The rebound of the United States auto industry is well documented. While the 13.4 percent growth Motown enjoyed in 2012 may be impossible to duplicate, consulting firm LMC Automotive does project the sales of American cars to grow at a 4.2 percent pace in 2013.
“Right now, the U.S. is the healthiest auto market in the world,” John Casesa, a senior managing director with Guggenheim Securities, recently told Reuters.
The Detroit automakers continued their feel-good run at this week’s North American International Auto Show (NAIAS), from where international media hyped the unveiling of the 2014 Corvette Stingray among other domestic vehicles and had Michigan governor Rick Snyder crowing that “we’re making the finest products in the world. We’ve really reinvented ourselves.”
An improved auto industry, of course, is good news for the state of Michigan. University of Michigan economist Dan Grimes estimates automobile and parts manufacturing jobs increased by 22,500 from November 2009 to November 2012 and that half of the state’s job growth over the past three years was due to the auto industry.
At the same time, Grimes told the Michigan Capitol Confidential website that “the auto industry gets more attention than it deserves in Michigan. Our long-run future as a state will not be determined by what happens to employment in the motor vehicle industry.”
Health care services and private-sector education have led the jobs growth in Michigan. Close behind is high-tech employment. According to recent reports by Engine Advocacy, Michigan’s 6.9-percent growth in high-tech jobs was the third highest in the nation.
Can the growth of technology industries be as critical to Michigan as the automotive industry?
Consider that the most notable announcement in the American automotive industry may not have come out of this week’s auto show in Detroit, but rather weeks earlier at the Consumer Electronics Show in Las Vegas.
That’s where both Ford and General Motors announced programs that encourage independent developers to create apps for their in-car software platforms.
Winning the race to perfect the high-tech driving experience will be powerful enough to sway sales figures, industry experts say.
Wired Magazine calls it the race to “put the mobile in automobile.” Car companies are pushing the boundaries of dashboard systems that until now have been mainly reserved for navigation and entertainment. Reports Wired: “Eventually, we’ll see cloud-based apps that work on your car just like they work on your phone. And that’s where things get interesting, because apps could lead us down new roads to greater convenience and safety.”
At a recent NAIAS luncheon, Online Tech co-CEO Mike Klein talked about how cloud computing apps are “the new chassis” of high-tech vehicles. “Cloud computing sets app developers free by removing the headache of buying and maintaining hardware; instead, they can focus on the user experience,” Klein said.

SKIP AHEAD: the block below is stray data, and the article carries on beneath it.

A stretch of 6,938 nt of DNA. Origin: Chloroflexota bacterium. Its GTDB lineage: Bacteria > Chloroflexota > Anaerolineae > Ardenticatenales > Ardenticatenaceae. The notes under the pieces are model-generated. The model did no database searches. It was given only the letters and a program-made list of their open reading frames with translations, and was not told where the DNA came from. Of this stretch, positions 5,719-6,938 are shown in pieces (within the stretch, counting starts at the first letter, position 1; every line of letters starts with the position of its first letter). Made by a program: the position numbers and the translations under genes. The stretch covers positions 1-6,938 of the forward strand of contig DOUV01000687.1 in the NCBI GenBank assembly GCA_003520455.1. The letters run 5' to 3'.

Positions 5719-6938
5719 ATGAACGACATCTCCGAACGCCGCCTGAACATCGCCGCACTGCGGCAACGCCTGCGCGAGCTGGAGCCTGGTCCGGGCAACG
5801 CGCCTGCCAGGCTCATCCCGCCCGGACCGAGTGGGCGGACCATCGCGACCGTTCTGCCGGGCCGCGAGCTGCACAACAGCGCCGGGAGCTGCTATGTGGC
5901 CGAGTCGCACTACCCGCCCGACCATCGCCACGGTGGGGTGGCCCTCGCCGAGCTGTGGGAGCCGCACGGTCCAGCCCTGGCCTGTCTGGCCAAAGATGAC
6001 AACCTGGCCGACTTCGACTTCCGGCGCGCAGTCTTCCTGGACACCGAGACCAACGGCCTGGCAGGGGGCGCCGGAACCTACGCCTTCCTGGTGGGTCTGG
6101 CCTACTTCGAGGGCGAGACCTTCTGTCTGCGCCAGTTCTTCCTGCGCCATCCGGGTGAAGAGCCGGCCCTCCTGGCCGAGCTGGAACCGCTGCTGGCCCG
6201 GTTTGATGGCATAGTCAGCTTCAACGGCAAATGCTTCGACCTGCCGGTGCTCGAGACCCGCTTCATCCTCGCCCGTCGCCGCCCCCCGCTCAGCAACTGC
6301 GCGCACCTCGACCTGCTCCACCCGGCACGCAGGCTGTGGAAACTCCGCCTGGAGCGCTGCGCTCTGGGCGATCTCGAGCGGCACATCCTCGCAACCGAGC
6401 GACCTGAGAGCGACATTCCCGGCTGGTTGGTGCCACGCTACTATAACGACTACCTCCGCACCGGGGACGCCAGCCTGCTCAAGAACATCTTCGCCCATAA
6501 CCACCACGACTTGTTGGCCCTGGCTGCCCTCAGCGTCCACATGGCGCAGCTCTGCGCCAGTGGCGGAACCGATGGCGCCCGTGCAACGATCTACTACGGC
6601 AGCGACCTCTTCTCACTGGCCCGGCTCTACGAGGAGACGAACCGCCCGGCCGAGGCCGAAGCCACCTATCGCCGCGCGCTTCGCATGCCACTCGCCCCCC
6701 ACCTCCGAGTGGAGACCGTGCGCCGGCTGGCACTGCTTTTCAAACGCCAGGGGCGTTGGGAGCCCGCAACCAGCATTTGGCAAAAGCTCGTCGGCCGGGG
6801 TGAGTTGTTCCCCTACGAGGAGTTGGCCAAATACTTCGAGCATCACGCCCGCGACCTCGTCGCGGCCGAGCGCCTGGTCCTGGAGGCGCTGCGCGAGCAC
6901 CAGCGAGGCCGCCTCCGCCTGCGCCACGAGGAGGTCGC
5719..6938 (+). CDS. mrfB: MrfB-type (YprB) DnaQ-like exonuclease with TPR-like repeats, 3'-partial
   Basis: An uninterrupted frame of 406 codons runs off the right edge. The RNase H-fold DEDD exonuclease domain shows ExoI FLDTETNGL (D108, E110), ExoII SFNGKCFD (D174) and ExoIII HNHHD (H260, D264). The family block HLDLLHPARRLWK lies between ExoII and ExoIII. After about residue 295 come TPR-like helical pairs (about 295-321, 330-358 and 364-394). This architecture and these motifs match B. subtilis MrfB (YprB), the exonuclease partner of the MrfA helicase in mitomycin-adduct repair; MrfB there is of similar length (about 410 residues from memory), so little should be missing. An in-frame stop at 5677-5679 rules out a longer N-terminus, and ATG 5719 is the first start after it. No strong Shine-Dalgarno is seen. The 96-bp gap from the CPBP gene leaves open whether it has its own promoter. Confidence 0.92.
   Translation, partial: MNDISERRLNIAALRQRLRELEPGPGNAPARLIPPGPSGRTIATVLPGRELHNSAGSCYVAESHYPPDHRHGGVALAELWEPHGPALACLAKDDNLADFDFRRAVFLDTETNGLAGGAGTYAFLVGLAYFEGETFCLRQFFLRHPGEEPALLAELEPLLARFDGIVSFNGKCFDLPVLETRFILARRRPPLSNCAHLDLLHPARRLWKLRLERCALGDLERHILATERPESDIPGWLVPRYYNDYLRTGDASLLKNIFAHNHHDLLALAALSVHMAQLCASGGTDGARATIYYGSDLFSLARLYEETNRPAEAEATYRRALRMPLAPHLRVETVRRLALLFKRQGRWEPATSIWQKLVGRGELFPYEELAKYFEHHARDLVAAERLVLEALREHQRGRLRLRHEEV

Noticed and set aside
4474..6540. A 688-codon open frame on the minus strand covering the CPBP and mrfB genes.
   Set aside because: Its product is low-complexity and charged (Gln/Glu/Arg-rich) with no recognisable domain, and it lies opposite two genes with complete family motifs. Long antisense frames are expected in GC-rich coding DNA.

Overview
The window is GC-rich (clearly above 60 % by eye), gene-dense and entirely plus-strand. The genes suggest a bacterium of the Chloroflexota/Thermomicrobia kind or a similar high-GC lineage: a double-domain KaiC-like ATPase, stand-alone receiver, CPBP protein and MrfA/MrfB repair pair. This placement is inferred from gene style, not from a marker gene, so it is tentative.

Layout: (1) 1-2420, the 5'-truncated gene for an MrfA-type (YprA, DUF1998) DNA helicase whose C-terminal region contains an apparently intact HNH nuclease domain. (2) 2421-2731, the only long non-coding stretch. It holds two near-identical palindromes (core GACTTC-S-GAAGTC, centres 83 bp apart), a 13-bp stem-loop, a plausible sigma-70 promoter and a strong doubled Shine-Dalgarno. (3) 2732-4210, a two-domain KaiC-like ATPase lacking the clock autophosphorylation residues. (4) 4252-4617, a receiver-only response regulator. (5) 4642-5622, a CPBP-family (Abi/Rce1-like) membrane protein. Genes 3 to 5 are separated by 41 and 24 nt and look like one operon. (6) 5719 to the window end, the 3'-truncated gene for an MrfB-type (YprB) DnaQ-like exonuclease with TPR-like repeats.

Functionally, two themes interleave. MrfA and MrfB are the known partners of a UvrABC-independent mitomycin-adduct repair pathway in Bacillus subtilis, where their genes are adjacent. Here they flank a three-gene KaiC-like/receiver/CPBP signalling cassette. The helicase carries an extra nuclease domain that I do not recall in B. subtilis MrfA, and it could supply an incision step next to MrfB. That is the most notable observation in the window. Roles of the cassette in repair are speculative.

The high-tech trend goes well beyond apps.
The blog CloudTweaks.com claims “cloud computing is bound to change (the automobile) industry and the driving experience as we know it” by reducing energy consumption, improving testing and development and spurring innovation.
General Motors apparently agrees. It is in the midst of transforming its IT infrastructure to help keep better track of new developments (and save money).
The company’s new $130 million Information Technology Operations and Command Center in Warren, Mich., is expected to be complete in 2015 and will be the hub for company’s worldwide technology data. According to a release, “its modular design enables future expansion for handling the increasingly complex computer simulations needed to keep pace with faster design, fuel economy, safety, and quality requirements.”
The Michigan location is one of four planned technology centers across the U.S. as GM brings out-sourced IT work back in-house. An Atlanta location, and the addition of 1,000 high-tech jobs was also recently announced.
“Our strategy is to reach the top talent in the US market and tap the nearby universities,” GM Chief Information Officer Randy Mott told the Wall Street Journal. “These are going to be the best jobs in the IT industry over the next five years since GM is on a transformation journey. They will work on everything from design of vehicles to high touch for the consumer to what is offered in our vehicles.”
There’s a long-held belief that automotive innovation drives the state of Michigan. The role of technology may not be far behind. And the line separating the two continues to blur.
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